May 5, 2006 (Jobs Byte)
Wages Growing Faster Than Inflation
May 5, 2006
By Heather Boushey
On average, workers are still working fewer hours than they were in 2000.
The economy added 138,000 new jobs in April, and the unemployment rate held steady at 4.7 percent. The Bureau of Labor Statistics (BLS) revised the employment levels for February and March downwards by 61,000, lowering the average net monthly job creation for this year to 173,000, about the same rate as in 2004 and 2005. The pace of job creation remains below that of 1990s expansion, when the economy added an average of 224,000 jobs each month.
Most industries gained employment last month. Education and health care continued their upward trends, and manufacturing added 19,000 jobs, an unusually high one-month gain.
Average hours of work increased alongside these employment gains. The average hours worked per week inched up to 33.9, after holding at 33.8 for the past seven months. Average hours have remained below 34 hours per week since 2002. The index of aggregate weekly hours increased sharply last month, from 104.2 to 104.9. One-month changes are often erratic, but this is clearly part of an upward trend, as it follows over half a year of consistent increases in aggregate hours.
However, not all industries showed strong employment growth. Construction added 10,000 new jobs, but the pace of job creation is down. Construction usually creates about twice as many jobs per month. Within construction, residential specialty contractors lost 1,800 jobs in April, after losing 16,300 jobs in March. Retail trade lost 36,000 jobs last month and is down by 24,000 jobs since December. The temporary help sector lost 700 jobs last month and is down by 25,300 jobs for the year.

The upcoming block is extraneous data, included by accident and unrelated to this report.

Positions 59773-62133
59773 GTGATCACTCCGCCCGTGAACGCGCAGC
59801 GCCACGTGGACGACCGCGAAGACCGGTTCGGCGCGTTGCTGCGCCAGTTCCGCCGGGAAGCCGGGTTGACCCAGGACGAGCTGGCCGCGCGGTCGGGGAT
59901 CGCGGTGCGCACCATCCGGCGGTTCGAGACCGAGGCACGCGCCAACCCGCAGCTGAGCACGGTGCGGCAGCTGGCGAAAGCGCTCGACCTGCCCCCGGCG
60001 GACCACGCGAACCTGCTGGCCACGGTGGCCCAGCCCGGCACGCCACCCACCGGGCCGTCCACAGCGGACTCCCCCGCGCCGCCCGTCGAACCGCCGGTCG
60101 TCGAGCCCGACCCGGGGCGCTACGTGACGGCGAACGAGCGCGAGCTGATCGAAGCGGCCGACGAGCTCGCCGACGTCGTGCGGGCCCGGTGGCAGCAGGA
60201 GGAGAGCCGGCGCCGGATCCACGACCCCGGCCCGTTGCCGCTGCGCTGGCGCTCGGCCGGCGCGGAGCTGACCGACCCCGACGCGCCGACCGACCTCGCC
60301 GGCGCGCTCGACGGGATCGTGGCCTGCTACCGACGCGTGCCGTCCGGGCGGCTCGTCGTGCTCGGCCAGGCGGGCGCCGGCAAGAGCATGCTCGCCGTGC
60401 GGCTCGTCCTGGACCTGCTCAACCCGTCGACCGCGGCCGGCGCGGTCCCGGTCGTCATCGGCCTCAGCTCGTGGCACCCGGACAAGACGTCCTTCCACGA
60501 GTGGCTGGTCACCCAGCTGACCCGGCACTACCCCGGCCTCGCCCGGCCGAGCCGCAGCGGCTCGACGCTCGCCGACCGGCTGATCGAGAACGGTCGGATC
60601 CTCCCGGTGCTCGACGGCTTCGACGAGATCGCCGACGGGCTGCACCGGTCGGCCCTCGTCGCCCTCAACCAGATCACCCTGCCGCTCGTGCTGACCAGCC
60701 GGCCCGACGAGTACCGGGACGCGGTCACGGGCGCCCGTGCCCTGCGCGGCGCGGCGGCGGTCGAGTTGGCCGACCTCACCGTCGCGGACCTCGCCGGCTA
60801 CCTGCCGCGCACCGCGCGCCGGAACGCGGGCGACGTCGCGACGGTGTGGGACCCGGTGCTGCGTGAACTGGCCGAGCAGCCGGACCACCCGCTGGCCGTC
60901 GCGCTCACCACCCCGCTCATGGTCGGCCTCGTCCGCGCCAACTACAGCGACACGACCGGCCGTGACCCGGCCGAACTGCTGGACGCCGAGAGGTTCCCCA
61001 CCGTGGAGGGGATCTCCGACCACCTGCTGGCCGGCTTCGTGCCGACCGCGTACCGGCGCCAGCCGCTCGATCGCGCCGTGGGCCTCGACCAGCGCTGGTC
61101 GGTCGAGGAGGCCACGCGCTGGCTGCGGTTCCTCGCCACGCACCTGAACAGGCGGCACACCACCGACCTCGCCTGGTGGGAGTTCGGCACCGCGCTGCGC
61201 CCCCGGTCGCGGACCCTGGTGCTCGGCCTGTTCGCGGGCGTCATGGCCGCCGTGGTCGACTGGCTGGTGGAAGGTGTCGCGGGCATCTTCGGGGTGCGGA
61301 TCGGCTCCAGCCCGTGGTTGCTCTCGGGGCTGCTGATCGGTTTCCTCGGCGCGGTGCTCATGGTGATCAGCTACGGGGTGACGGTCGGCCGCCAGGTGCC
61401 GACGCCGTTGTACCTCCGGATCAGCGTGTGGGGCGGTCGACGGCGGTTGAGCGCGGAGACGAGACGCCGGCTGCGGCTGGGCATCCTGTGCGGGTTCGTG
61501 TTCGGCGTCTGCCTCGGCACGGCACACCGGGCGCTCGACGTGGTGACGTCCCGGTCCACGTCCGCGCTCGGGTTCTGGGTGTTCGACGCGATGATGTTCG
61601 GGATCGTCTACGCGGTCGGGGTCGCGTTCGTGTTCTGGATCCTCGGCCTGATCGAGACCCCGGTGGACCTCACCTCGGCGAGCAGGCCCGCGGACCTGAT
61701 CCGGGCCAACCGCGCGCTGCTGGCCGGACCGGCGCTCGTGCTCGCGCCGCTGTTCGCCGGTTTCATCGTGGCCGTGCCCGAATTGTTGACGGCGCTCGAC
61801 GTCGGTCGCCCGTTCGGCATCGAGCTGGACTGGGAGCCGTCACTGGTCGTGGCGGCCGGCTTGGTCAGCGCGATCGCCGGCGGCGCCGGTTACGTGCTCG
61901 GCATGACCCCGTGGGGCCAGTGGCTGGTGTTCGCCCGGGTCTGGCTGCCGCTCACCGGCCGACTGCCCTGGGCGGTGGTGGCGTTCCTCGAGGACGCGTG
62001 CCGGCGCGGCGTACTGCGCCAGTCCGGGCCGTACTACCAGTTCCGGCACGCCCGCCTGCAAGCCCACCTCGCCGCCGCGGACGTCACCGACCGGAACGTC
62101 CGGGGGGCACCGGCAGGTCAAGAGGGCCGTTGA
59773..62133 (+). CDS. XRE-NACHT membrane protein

Wages continued their upward trend in April. The average annualized rate of wage growth over the past quarter was 4.7 percent, which is above the rate of inflation. The goods-producing industries generally had below-average wage gains last month. This includes construction, which had only a one-cent increase in nominal wages. Retail trade, transportation, and professional and business services had strong wage growth last month, more than 50 percent greater than the average increase.
The pace of labor market entry and reentry are both slowing and those not working are less likely to report wanting to work. Among the unemployed, the share who lost their job involuntarily is up from a year ago, while the share who are either new labor market entrants or reentrants are both down, as is the number of discouraged workers.
Older workers continue to add jobs faster than younger workers. Last month, prime-age women (aged 25 to 54) lost 15,000 jobs while older women added 187,000. Women aged 25 to 34 lost 25,000 jobs and women aged 35 to 44 lost 80,000 jobs. Over the past year, for women aged 35 to 44, employment has fallen by nearly a percent.
Employment declines among women do not necessarily indicate an increase in mothers “opting out” of employment. If mothers are voluntarily leaving the labor force, we would assume that they would be more likely to be married. Married women’s employment is up by 226,000 over the past month and 761,000 over the past year, while married men’s employment has only grown by 355,000 over the past year. Unmarried women maintaining households have lost 271,000 jobs over the past year. While this series is erratic, year-over-year employment changes show a clear downward trend for the past few months, while the year-over-year employment changes for married women have been increasing, so the employment declines for prime-age women may not be signs of mothers “opting out” of employment.
The BLS has been tracking the employment outcomes for Hurricane Katrina evacuees since last October. While the survey does not cover all evacuees, it does provide indications that those who have not yet returned to their homes are having a much harder time finding employment. In April, among all evacuees, the labor force participation rate was 62.5 percent, compared to 66.1 among the population overall. Of evacuees not living in their former homes, the unemployment rate was 26.5 percent, compared to 5.3 among those living in their pre-Katrina residences, and 4.7 among the population overall.
Heather Boushey is a Senior Economist at the Center for Economic and Policy Research in Washington, DC
CEPR’s Jobs Byte is published each month upon release of the Bureau of Labor Statistics’ employment report.